Seon Master Beopjeong

“Now I live in a place with no signboard and no address. Of course, it’s nothing I can be proud, given that this living environment is in fact quite primitive and destitute. But the fact that it allows me to put precedence on allowing my pure self to exist is something good indeed. I’m only just here for a little bit, anyways. Where could the eternal dwelling place of a monk be? We’re like vagabonds, only residing for a brief spell.”

                                                     -from Flowers Blossom in the Mountains

Following the path of honest poverty, as he resides in an empty cabin left vacant by slash and burn farmers, searching for firewood and cultivating a patch of land in a Gangwon-do Province mountain valley, Beopjeong Sunim distinguishes himself as among the most genuine spirits of the age, through the exhaustiveness of his over 30 years of silence and freedom from possessions and his putting into practice a life both fragrant and pure.

Ordained in 1954 under the tutelage of one of the greatest monks of his age, Master Hyobong, Beopjeong spent his time as a junior disciple with the senior disciple, Master Kusan. He went on to serve on the committee translating the Buddhist canon into Korean script, as well as the editor-in-chief of a Buddhist newspaper publishing company, and the Director of Training at Songgwang-sa Temple. In the latter half of the 1970s, he cast all these things aside and by his own hands established and lived alone at Bul-il-am, a hermitage set on the mountainside behind Songgwang-sa. However, with many people knowing his fame and searching him out, in April of 1992 he left to reside in a remote Gangwon-do mountain valley, the exact whereabouts of which remain unknown still today.

Yet at the same time, under the explanation that this was to “earn our keep as practitioners,” he inaugurated a movement of citizens called “Clean and Fragrant,” a group he leads to this day. In December 1997, Kilsang-sa was founded and he took over the leadership of the temple organization and all religious services. In December of 2003, he voluntarily conceded this role, and though he now comes down from the mountains only periodically to give dharma sermons each spring and fall, or to have Buddhist services or for other events, his voice maintains its vigor and clarity to this day.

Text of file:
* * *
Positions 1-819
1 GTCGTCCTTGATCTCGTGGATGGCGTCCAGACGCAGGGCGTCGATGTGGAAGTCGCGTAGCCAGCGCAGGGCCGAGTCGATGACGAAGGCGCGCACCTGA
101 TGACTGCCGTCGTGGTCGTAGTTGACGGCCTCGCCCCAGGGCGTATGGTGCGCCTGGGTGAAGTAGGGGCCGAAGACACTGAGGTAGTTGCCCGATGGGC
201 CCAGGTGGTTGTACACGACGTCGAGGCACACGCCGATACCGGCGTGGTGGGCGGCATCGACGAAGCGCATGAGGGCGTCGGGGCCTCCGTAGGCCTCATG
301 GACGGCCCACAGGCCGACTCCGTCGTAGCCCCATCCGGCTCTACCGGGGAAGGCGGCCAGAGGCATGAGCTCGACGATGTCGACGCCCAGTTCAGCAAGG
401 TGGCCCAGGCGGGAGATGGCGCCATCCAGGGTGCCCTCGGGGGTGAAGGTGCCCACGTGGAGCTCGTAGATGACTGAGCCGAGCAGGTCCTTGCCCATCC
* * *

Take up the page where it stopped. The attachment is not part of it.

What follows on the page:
Original works by Beopjeong Sunim
The Sound of the Soul (Samtoh, 1973; revised, 2002)
Freedom from Possessions (Bumwoosa, 1976; revised, 1985 and 1999)
Standing People (Samtoh, 1978; revised, 2001)
Mountain Room Chat (Samtoh, 1983; revised, 2001)
Sound of Water, Sound of Wind (Samtoh, 1986; revised, 2000)
Hollow Abundance (Samtoh, 1989; revised, 2000)
India Travel Journal (Samtoh, 1991; revised, 2003)
Throwing it Away, Leaving it all Behind (Samtoh, 1993; revised, 2001)
The Forest the Birds Left is Desolate (Samtoh, 1996; revised, 2000)
Flowers Blossom in the Mountains, edited by Ryu Shiva (Dongjjok nara, 1998)
Letter from a Wood Hut (Ire, 1999)
Spring Summer Fall Winter (Ire, 2001)
The Joy of Living Alone (Samtoh, 2004)

Compilations and Translations by Beopjeong Sunim
Words and Silence – quotations of the Buddha and the Patriarchs – (Samtoh,
1982; revised, 2002)
Like the Wind that Doesn’t Get Caught in a Net – discussion on the Sutta Nipata
(Samtoh, 1991; revised, 2002)
Sutta Nipata (Revised edition, Ire, 1999)
Words of Truth – The Dharmapada (Revised edition, Namusaram, 2000)
Buddha Shakyamuni (Revised edition, Dongjjok Nara, 2002)
Karma Stories (Revised edition, Dongjjok Nara, 2002)
Searching for a Master (Revised edition, Dongjjok Nara, 2002)
The Avatamsaka Sutra (Revised edition, Dongjjok Nara, 2002)
Mirror of Awakening – Seonga guigam [Paragons of the Seon School] (Bulil
Publishing 1990; revised, Dongjjok Nara, 2003)

Children’s books by Beopjeong Sunim
Really Good Stories Told by Beopjeong Sunim (Dongjjok Nara, 2002)
Really Refreshing Stories Told by Beopjeong Sunim (Dongjjok Nara, 2002)
Beopjeong Sunim’s Witty World of Children’s Stories, vol. 1, 2, 3 (Dongjjok Nara, 2003)